Kids play “Family Feud” at the YMCA pilot of a cancer research summer camp.Kids play “Family Feud” at the YMCA pilot of a cancer research summer camp.

Student promotes YMCA summer camp to educate youth about cancer research

A UWindsor student has sparked a partnership between the Windsor Cancer Research Group and the local Young Men’s Christian Association (YMCA) to develop a summer camp to help elementary and middle school students understand cancer research.

Rebecca Nakhoul, a fourth-year biology student, pitched the idea to Windsor Cancer Research Group assistant director Karen Metcalfe. With the group’s approval, Nakhoul developed a morning pilot program and debuted it on August 14 with 45 children taking part.

Nakhoul has served with the YMCA as a group leader in its after-school Kids Club program.

“I had a lot of interaction with these kids, and saw how much they loved science, and how much they loved research,” she says. “I was a mega nerd in front of them, but they would always tell me how much they thought my doing research was cool.”

A number of activities were planned for the morning pilot, including cancer dodgeball, a pipette challenge, and a version of the “Family Feud” game show involving cancer facts.

“The kids loved the buzzers,” Nakhoul says.

The ultimate goal is to expand the program to a week-long YMCA summer camp. Nakhoul is planning on enrolling in a service learning course to further develop the program she already started.

“I made a mini-manual with how each of the activities work,” she says. “But I want to take that and expand on it so that it can work with a bigger group of kids and for a longer period of time.”

She will co-ordinate the undertaking with Metcalfe, who will supervise the program’s development.

“There were many activities that we were unable to include because we were crunched for time,” says Metcalfe. “If we are to expand to a full week, we can also better balance outdoor activities with some indoor lab skills and showcase the collaborative nature of research.”

She calls engaging children a natural way to reach out to the community.

“We get to share with them not only what researchers at the University of Windsor are doing, but also the student experience at the university as well,” Metcalfe says. “That we are not just a place where students go to school, but that there are benefits to the community in having our university students going out there and sharing their research experiences.”

—Darko Milenkovic

Innovative Designs for AccessibilityThe Innovative Designs for Accessibility (IDeA) student competition is aimed at inspiring effective ideas to resolve accessibility barriers.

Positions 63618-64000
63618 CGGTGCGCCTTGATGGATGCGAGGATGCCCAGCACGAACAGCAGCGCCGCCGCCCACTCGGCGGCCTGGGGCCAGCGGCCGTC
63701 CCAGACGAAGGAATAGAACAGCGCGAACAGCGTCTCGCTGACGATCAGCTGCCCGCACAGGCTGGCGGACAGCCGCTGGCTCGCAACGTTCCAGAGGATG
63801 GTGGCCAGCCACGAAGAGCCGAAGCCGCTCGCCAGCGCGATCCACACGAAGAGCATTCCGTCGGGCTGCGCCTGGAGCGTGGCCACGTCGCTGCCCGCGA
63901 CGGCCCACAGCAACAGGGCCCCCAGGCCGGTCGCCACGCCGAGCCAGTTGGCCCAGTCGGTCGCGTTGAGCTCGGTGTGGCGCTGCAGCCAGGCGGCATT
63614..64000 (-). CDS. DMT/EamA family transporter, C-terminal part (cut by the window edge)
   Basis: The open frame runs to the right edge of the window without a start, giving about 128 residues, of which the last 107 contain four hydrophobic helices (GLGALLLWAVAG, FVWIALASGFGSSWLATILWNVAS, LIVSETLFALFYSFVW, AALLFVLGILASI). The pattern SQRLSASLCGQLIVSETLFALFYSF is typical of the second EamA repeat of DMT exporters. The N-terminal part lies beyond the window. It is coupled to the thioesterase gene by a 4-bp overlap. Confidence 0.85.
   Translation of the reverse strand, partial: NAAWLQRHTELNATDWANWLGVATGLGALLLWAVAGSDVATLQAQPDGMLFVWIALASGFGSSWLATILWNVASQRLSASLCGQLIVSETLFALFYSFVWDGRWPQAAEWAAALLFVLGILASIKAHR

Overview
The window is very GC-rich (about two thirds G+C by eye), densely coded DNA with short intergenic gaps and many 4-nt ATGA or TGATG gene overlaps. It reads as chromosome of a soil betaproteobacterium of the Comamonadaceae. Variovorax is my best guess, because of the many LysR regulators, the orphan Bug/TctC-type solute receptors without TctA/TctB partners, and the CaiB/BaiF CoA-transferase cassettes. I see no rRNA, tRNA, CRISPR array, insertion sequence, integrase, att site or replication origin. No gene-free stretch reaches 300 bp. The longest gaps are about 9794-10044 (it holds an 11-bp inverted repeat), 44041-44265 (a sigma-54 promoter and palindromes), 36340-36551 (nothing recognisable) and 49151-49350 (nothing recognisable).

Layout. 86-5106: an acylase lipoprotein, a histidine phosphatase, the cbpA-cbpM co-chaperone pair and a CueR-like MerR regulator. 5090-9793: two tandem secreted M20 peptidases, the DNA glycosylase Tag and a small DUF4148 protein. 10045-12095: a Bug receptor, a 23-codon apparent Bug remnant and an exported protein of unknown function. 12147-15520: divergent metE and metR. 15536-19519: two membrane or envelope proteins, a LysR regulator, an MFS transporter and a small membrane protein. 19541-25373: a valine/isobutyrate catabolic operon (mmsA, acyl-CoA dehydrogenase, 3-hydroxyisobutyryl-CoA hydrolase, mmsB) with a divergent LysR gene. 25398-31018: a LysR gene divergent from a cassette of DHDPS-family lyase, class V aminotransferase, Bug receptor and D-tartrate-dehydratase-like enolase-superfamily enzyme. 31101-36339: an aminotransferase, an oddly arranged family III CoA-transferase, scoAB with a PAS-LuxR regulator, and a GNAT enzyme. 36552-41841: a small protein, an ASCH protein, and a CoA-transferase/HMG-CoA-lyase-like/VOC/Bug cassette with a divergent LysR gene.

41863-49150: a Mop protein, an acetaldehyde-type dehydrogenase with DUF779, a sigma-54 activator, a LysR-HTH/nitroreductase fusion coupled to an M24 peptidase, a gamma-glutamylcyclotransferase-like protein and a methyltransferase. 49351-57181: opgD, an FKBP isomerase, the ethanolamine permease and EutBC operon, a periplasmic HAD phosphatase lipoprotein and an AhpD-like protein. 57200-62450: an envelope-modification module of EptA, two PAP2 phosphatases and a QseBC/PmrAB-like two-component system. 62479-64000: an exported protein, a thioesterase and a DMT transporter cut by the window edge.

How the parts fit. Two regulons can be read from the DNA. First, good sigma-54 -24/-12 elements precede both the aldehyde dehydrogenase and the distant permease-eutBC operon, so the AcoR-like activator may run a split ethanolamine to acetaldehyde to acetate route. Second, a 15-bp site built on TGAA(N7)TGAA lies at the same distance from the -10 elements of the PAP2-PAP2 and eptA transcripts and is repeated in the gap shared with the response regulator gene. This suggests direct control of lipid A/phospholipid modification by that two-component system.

Accessibility design competition ready to launch

Registration is now open for a student competition to tackle accessibility barriers in the local community.

In groups or alone, undergraduate or graduate, full-time or part-time, the Innovative Designs for Accessibility (IDeA) competition is open to all students willing to submit and present an idea for a chance to earn cash prizes:

  • 1st place - $500
  • 2nd place - $250
  • 3rd place - $150
  • 4th place - $100

The competition closes January 31. More details are available at

Go Eng Girl participants prepare to launch their entry in a design competition.Go Eng Girl participants prepare to launch their entry in a design competition.

Event invites girls to explore engineering

A day of activities at the University of Windsor’s Faculty of Engineering is designed to encourage girls to explore the field of engineering Saturday, October 20.

Sponsored by the Ontario Network of Women in Engineering, Go Eng Girl is an opportunity for girls in grades 7 to 10 across Ontario to visit their local university campuses and learn from female professionals, academics and students about the world of engineering.

The free event features hands-on activities, guest speakers, and opportunities to interact with Windsor Engineering faculty and students at the Ed Lumley Centre for Engineering Innovation from 8:30 a.m. to 12:30 p.m.

Space is limited. To register, visit For more information, phone 519-253-3000, ext. 2560, or email

Discussion on self-represented litigants headed online

A celebration of the fifth anniversary of the National Self-Represented Litigants Project will include all those interested in joining the discussion online.

The organization, which works to advance understanding of the challenges facing Canadians who come to court without counsel, grew out of a research study by Windsor Law professor Julie Macfarlane.

The law school will host a “Continuing the Dialogue” event on October 12 and 13, recreating the format of the project’s 2013 founding — a conference of 45 justice system professionals and 15 self-representing litigants.

The event is small by design, to foster intimate conversation and concrete outputs, but organizers encourage all supporters, faculty, and students to join in the discussion online by tuning into Facebook Live interviews throughout the event, retweeting event quotes, by providing feedback to the questions being asking in the small working groups, and by sharing thoughts with the event hashtag, #SRLdialogue.

Find more information about the dialogue event on the website,